ROCKVILLE, MD. — One day, my daughter's teacher directed a disapproving tone across the desk at my wife and me. "Your daughter," she said, "believes that neither of you have a job."
There it was. It was hard to know what to say. Both my wife and I work at home. She is a "writer," I am a "freelancer." We can also call ourselves "consultants." There is, in fact, no one in our house who goes off to work. I stammered some explanation. Somehow, we moved on and completed an otherwise positive parent-teacher conference.
Thursday, on "Take Our Daughters and Sons to Work Day," this lack of official household employment poses a special dilemma. Our daughter gleefully put her finger on it when she announced she was looking forward to this day, because she would get to stay home from school. I remembered that conference with her teacher. Are we a house full of deadbeats? Loafers? What are we teaching our children about the value of work?
As I rise in the early morning, I often imagine a farmhouse in a small, agricultural community, perhaps in Maine 80 years ago. This imaginary farm provides the means for the family's getting by. The chickens give up eggs; the cows, milk; and the soil, vegetables. Well-tended, the farm generates income at market as well as sustenance at home. It is the economic engine of the family. All hands work at making it run.
Our own house is like that farm, updated for the early 21st century. Instead of milking the cows, I fire up my screen and scan the night's e-mail. Instead of harvesting the turnips, my wife drafts a new report for a client. Instead of feeding the chickens, the kids could collate a mailing (admittedly a rare occurrence). All of this puts food on the table. And it all happens at home.
I know most people go off to work. But, ours is not some oddball approach to life. The way we live shares similarities with many of the people I see every day. On Sunday, I got a call from my dentist's office asking to reschedule a Monday appointment. Where does one find help willing to make such a call on a Sunday? It's the dentist's spouse - they work together. My local barbershop is run by a husband and wife team who have a back room where their preteen kids spend lots of time. They wander back and forth between "work" and "home" all day long. I know more neighbors whose entire work life is focused at home than I do neighbors who go off on a daily commute. This is too small and idiosyncratic a sample to say there is a trend. But it's clear that there are many households where "work" has taken on a different meaning, where the lines are blurred and the house itself seems to be the economic engine for the family.
As we hurtle into an uncertain future, it can feel as if we're going back in time.
Xenophon, "history's first professional writer" according to one classics professor, was born in Athens around 430 BC. His "Oeconomicus" is influential. It is a housekeeping manual, a discussion between the immortal Socrates and another man, concerning the best way to keep an estate. In this work, the two agree that it is "the business of the good economist to manage his own house or estate well." It is from this household care manual that we get the word "economics." It's about the inflows and outflows that go into keeping a home. Seen this way, "home economics" is redundant: Economy is about the home to begin with.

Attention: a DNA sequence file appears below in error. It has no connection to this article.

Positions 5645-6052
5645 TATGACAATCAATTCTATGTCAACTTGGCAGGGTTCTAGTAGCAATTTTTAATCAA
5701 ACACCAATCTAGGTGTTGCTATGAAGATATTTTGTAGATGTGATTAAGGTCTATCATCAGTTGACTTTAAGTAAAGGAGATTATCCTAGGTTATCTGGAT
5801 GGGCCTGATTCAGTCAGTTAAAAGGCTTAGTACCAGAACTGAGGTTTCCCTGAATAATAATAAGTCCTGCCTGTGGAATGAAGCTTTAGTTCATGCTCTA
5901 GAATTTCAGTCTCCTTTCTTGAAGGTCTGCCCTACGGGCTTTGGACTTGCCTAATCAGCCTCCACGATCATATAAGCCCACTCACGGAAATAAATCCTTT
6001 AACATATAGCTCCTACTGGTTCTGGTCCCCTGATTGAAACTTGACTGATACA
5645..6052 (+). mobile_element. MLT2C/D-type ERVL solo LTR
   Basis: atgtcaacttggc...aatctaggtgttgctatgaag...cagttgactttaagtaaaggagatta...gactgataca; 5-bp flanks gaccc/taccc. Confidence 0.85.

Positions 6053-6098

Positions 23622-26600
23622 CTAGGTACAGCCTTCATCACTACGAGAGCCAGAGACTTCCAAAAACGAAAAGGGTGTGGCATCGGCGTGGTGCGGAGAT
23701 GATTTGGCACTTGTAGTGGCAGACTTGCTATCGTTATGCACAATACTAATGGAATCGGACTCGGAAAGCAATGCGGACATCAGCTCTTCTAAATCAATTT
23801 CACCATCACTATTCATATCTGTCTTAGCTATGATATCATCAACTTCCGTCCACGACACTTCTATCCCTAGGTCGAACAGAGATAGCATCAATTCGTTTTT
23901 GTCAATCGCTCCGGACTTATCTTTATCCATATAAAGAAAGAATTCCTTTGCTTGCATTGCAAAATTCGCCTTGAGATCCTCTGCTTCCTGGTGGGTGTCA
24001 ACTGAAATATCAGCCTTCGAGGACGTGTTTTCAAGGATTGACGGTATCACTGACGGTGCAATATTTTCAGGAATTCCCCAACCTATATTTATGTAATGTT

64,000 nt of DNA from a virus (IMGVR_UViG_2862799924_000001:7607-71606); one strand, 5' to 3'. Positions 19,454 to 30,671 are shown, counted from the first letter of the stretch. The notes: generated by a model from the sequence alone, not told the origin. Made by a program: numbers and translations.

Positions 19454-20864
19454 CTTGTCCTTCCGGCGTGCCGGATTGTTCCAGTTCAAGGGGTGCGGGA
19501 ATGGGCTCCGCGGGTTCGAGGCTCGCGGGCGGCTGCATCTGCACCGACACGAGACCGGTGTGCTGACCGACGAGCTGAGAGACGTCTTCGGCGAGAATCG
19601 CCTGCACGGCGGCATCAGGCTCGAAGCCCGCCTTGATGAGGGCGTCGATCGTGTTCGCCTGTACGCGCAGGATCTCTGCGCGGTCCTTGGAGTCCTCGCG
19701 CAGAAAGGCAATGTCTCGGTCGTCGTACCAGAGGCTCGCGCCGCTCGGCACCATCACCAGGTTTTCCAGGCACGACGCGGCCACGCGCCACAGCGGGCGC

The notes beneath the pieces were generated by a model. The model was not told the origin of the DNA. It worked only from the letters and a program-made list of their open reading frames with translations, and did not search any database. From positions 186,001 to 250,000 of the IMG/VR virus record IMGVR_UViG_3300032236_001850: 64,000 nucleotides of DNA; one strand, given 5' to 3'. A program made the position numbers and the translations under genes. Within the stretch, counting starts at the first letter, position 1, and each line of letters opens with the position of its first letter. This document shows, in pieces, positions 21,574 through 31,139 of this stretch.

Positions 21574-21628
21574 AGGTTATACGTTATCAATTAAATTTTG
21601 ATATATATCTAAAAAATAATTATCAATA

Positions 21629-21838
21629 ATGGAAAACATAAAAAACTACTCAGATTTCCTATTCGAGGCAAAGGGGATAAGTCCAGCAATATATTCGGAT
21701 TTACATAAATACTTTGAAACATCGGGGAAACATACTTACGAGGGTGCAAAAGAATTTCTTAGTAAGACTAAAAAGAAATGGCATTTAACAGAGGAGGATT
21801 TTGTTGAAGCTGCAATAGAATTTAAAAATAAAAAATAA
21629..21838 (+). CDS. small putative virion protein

The nature of work is changing, business pundits now tell us. Institutions shrink, businesses squeeze ever more cost out of operations, commutes get so long that it becomes a chump's game. Increasingly people in the "economy" are trading the workaday world for the workaday-at-home world. As the new century began there were more than 18 million such entrepreneurs, according to the US Census. Today, as I think back to that parent-teacher conference and relive the embarrassment of not quite being able to say what my job was, I realize my daughter was right. I have no "job" - but I work. Just as that farming household does. This, I fantasize, has benefited my family. Our children understand the mechanics of getting new business, starting, and completing a project, invoicing, waiting for a check, and then depositing it, just as kids in other times and places understand the crop cycle and what time of year you slaughter a hog. It's not a "job" - it's just how the family gets by. To our kids, "work" is an unremarkable thing, just another activity that we engage in, like cooking dinner or going to T-ball practice.
"Take Our Daughters and Sons to Work Day" was originally conceived as a way for daughters to become acquainted with the idea of professional work - so it's not a foreign idea, and as children grow they have the idea of "work" as a possibility. But as work changes, what sort of possibilities shall we sow in our children?
The "Oeconomicus" is rooted in daily life and the household. Housekeeping, and doing what it takes to keep the household alive, needn't be separate. That's what we've learned from work at home. By trading away a commute to an office, we have gained integration.
Now, I imagine my young son and daughter with more possibilities, when it's time for them to decide how to keep their own households running. This, I hope, is what might come from daily exposure to work performed in the house, not off in a downtown cubicle.
• Brad Rourke is a consultant who works on ethics and civic issues.